David Bourget (Western Ontario)
David Chalmers (ANU, NYU)
Rafael De Clercq
Jack Alan Reynolds
Learn more about PhilPapers
Philosophical Studies 170 (1):1-26 (2013)
What’s really at issue in the debate between the transparency theorist and the qualia realist? To answer this question it will be useful to start off with Tye’s clear and, I think, representative ways of defining these views.What is qualia realism? Tye glosses the view as the claim that “Experiences have intrinsic features that are non-intentional and of which we can be directly aware via introspection.”Tye (2013, p. 4). Unless otherwise noted, all references to Tye’s work in what follows are to this paper. That is:Qualia Realism: There are features which:are features of experiences;are intrinsic properties of experiences;are non-intentional;are such that we can be directly aware of them via introspection.He also suggests that at least many qualia realists will hold that “the phenomenal character of an experience is one and the same as the cluster of such intrinsic features.” It will be useful have a label for this stronger view; I suggestStrongQualia Realism: There are fea
|Keywords||No keywords specified (fix it)|
|Categories||categorize this paper)|
Setup an account with your affiliations in order to access resources via your University's proxy server
Configure custom proxy (use this if your affiliation does not provide a proxy)
|Through your library|
References found in this work BETA
Tim Bayne (2009). Perception and the Reach of Phenomenal Content. Philosophical Quarterly 59 (236):385-404.
Alex Byrne (2009). Experience and Content. Philosophical Quarterly 59 (236):429-451.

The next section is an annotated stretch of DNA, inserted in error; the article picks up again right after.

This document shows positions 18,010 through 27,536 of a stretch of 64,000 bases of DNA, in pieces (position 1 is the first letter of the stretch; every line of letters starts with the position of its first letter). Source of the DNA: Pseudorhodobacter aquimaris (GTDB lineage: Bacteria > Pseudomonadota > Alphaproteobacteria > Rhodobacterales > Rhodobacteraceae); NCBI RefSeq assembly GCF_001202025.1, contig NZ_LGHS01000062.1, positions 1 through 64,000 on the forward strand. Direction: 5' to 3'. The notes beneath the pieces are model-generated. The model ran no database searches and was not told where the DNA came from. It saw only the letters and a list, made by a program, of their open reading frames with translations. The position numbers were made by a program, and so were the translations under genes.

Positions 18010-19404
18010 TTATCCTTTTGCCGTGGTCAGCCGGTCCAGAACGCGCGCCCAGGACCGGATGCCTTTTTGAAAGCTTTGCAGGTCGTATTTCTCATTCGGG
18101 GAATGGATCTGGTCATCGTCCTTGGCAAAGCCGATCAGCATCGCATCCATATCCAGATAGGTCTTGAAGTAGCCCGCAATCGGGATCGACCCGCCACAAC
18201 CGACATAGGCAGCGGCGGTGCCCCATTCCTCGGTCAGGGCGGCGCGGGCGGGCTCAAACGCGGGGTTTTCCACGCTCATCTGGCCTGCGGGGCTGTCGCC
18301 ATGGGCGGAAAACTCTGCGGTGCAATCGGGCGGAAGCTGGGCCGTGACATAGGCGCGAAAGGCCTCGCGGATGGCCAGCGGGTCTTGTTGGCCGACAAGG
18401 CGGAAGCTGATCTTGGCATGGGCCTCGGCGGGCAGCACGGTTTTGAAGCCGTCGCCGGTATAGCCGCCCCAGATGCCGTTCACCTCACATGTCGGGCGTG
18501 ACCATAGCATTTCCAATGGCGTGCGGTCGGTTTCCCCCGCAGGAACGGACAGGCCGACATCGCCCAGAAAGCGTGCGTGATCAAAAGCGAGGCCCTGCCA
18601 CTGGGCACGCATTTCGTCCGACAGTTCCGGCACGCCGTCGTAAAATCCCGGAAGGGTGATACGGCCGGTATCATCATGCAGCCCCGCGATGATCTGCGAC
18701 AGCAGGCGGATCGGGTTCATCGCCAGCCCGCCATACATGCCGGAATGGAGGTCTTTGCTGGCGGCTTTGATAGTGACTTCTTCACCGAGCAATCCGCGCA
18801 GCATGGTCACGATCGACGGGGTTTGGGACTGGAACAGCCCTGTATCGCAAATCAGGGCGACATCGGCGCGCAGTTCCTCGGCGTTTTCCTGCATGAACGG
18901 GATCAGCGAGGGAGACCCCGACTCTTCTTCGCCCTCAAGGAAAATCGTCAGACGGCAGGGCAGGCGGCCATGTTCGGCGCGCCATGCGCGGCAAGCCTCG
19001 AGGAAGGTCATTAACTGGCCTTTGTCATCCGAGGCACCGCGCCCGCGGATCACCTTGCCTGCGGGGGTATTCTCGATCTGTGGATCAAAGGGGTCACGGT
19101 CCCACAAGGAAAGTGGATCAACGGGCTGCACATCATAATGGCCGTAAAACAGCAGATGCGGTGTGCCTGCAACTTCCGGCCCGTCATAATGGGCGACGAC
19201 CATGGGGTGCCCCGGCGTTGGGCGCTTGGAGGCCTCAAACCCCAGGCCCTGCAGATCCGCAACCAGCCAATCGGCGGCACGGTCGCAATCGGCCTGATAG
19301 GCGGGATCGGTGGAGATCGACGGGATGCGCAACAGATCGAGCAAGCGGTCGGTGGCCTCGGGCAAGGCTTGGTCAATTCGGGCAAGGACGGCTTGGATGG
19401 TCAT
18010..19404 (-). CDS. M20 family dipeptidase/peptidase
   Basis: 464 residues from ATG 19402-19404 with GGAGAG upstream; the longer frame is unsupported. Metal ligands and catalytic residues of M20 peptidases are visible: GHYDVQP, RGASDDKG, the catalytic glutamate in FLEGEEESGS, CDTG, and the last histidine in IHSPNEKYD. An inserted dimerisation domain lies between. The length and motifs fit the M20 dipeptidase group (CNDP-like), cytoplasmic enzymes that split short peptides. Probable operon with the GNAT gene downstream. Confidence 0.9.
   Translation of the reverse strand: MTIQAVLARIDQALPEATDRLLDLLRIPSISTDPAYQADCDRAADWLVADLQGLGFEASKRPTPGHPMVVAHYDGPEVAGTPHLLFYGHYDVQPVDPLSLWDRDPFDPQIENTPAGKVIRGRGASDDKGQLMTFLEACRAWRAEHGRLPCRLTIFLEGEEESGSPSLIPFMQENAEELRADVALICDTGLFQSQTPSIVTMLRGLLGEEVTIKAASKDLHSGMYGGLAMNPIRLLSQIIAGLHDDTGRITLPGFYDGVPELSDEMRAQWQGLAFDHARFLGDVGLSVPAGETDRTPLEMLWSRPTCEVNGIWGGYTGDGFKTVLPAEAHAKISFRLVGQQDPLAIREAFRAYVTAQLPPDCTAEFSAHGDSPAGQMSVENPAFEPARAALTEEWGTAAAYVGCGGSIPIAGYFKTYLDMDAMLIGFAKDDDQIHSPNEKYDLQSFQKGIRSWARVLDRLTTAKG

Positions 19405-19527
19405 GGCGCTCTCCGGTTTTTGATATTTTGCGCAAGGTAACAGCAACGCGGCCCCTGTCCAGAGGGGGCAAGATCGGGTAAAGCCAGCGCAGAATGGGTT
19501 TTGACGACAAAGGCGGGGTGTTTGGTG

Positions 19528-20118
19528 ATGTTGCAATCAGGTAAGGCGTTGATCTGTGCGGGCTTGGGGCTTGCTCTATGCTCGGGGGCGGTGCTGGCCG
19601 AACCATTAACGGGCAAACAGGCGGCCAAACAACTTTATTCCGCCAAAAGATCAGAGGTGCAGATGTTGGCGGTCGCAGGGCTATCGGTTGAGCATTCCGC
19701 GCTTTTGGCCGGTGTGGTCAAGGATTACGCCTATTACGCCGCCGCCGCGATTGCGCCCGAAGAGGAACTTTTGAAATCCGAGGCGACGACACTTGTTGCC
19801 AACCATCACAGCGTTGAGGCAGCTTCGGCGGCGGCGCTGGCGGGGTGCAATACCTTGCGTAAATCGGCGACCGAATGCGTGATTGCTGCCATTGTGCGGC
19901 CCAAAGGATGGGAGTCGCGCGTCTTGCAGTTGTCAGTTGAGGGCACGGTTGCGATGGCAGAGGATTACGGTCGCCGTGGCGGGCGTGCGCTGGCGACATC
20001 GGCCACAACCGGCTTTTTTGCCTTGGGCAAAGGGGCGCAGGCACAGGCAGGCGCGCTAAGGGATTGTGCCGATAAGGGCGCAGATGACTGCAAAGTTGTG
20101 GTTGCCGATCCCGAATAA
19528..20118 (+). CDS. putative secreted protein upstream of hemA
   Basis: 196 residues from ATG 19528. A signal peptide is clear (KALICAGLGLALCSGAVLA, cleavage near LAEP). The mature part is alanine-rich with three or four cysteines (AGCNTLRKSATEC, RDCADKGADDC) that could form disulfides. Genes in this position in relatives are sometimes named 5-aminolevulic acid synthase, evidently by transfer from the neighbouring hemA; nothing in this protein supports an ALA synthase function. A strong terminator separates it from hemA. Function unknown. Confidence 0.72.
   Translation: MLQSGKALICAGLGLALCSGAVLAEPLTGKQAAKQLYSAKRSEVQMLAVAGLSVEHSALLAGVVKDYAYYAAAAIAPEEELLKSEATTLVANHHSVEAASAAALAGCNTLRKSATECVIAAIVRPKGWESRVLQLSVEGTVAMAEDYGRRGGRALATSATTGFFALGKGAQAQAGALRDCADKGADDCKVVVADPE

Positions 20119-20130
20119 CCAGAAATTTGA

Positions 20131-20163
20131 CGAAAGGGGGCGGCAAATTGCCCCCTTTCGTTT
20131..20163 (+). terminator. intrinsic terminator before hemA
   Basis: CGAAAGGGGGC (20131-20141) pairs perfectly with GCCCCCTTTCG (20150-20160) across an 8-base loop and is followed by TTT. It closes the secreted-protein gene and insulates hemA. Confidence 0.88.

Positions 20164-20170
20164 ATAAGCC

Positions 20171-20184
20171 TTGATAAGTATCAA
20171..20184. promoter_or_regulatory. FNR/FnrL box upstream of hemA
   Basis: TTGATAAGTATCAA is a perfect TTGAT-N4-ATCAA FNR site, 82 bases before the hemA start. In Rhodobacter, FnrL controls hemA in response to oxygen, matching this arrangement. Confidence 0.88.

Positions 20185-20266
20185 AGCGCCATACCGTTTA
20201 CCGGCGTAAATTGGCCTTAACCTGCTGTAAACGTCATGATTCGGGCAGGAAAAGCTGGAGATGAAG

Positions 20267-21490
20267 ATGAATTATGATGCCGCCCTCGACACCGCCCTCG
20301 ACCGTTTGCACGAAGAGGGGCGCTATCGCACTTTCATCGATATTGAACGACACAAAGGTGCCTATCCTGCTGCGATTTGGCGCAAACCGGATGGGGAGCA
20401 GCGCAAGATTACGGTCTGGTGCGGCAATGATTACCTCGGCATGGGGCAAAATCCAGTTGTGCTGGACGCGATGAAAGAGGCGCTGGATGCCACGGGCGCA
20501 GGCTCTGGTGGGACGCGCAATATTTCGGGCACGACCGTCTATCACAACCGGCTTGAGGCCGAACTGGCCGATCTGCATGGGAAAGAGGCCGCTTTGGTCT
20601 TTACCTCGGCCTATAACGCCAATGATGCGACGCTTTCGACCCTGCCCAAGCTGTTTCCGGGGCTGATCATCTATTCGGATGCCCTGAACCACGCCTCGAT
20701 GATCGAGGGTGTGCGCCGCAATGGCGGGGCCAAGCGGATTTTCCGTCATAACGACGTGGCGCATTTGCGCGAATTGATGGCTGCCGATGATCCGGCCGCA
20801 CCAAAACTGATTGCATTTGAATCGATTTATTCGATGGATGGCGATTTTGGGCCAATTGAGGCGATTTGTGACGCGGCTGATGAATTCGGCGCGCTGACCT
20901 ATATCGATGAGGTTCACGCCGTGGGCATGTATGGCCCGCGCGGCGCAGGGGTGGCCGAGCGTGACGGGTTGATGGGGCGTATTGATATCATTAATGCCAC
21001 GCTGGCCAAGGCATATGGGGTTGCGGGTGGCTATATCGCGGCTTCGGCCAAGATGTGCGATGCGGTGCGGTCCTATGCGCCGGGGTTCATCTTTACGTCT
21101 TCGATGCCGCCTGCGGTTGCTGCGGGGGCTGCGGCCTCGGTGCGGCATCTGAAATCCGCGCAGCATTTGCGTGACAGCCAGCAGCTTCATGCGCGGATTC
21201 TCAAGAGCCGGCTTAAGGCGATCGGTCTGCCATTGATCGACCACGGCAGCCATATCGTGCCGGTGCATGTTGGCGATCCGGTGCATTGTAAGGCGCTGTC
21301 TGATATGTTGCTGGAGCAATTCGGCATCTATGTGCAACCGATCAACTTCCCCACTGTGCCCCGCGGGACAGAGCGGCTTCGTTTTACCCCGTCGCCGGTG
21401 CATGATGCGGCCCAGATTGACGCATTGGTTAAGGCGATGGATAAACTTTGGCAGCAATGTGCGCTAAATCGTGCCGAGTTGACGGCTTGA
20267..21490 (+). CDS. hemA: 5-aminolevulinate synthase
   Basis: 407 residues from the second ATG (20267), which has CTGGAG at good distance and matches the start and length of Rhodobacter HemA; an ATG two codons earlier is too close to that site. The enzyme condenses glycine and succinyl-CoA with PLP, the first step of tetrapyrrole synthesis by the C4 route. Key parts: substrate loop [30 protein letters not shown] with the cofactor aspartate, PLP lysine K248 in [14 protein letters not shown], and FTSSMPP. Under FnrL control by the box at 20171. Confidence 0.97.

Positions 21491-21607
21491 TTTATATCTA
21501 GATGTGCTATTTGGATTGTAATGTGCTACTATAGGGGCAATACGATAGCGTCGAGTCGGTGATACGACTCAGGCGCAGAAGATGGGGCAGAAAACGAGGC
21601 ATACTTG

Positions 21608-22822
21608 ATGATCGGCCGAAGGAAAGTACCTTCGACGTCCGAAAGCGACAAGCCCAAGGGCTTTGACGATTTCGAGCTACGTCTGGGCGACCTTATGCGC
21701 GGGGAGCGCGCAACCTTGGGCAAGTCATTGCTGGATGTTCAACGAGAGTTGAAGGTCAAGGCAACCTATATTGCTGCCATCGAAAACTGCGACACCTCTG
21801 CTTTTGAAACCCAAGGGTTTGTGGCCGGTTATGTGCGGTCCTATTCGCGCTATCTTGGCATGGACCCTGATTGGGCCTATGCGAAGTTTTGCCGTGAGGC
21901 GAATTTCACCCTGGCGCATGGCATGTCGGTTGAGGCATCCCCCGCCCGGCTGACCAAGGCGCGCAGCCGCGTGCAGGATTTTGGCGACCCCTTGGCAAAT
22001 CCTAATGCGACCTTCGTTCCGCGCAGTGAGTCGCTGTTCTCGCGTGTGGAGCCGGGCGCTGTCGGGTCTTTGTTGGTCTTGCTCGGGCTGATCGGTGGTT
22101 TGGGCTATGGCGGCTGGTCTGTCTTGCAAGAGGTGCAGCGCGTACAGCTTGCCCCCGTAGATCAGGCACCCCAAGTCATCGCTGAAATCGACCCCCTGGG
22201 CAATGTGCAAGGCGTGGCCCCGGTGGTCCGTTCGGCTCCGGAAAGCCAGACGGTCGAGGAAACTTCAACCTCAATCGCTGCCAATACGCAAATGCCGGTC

Gilbert Harman (1990). The Intrinsic Quality of Experience. Philosophical Perspectives 4:31-52.
David Lewis (1983). Extrinsic Properties. Philosophical Studies 44 (2):197-200.
Martine Nida-Rümelin (2007). Transparency of Experience and the Perceptual Model of Phenomenal Awareness. Philosophical Perspectives 21 (1):429–455.
Citations of this work BETA
Michael Tye (2014). Speaks on Strong Property Representationalism. Philosophical Studies 170 (1):85-86.
Similar books and articles
Torin Alter (2003). Qualia. In L. Nadel (ed.), The Encyclopedia of Cognitive Science. Nature Publishing Group.
Masaharu Mizumoto (2010). Revisiting the Blinking Qualia Argument. Kagaku Tetsugaku 43 (1):45-59.
David J. Chalmers (1995). Absent Qualia, Fading Qualia, Dancing Qualia. In Thomas Metzinger (ed.), Conscious Experience. Ferdinand Schoningh. 309--328.
Lieven Decock & Igor Douven (2013). Qualia Compression. Philosophy and Phenomenological Research 87 (1):129-150.
James H. Moor (1988). Testing Robots for Qualia. In Herbert R. Otto & James A. Tuedio (eds.), Perspectives on Mind. Kluwer.
Sydney Shoemaker (1975). Functionalism and Qualia. Philosophical Studies 27 (May):291-315.
Jason Holt (1999). Blindsight in Debates About Qualia. Journal of Consciousness Studies 6 (5):54-71.
James John (2010). Against Qualia Theory. Philosophical Studies 147 (3):323 - 346.
Hans Muller (2009). More Troubles for Epiphenomenalism. Philosophia 37 (1):109-112.
David Lewis (1995). Should a Materialist Believe in Qualia? Australasian Journal of Philosophy 73 (1):140-44.
Justin Sytsma, Does Heterophenomenology Concede Too Much? Experiments on the Folk Theory of Consciousness.
Earl Conee (1985). The Possibility of Absent Qualia. Philosophical Review 94 (July):345-66.
Matthew Kennedy (2009). Heirs of Nothing: The Implications of Transparency. Philosophy and Phenomenological Research 79 (3):574-604.
Added to index2012-09-05
Total downloads67 ( #27,060 of 1,679,372 )
Recent downloads (6 months)13 ( #17,857 of 1,679,372 )
How can I increase my downloads?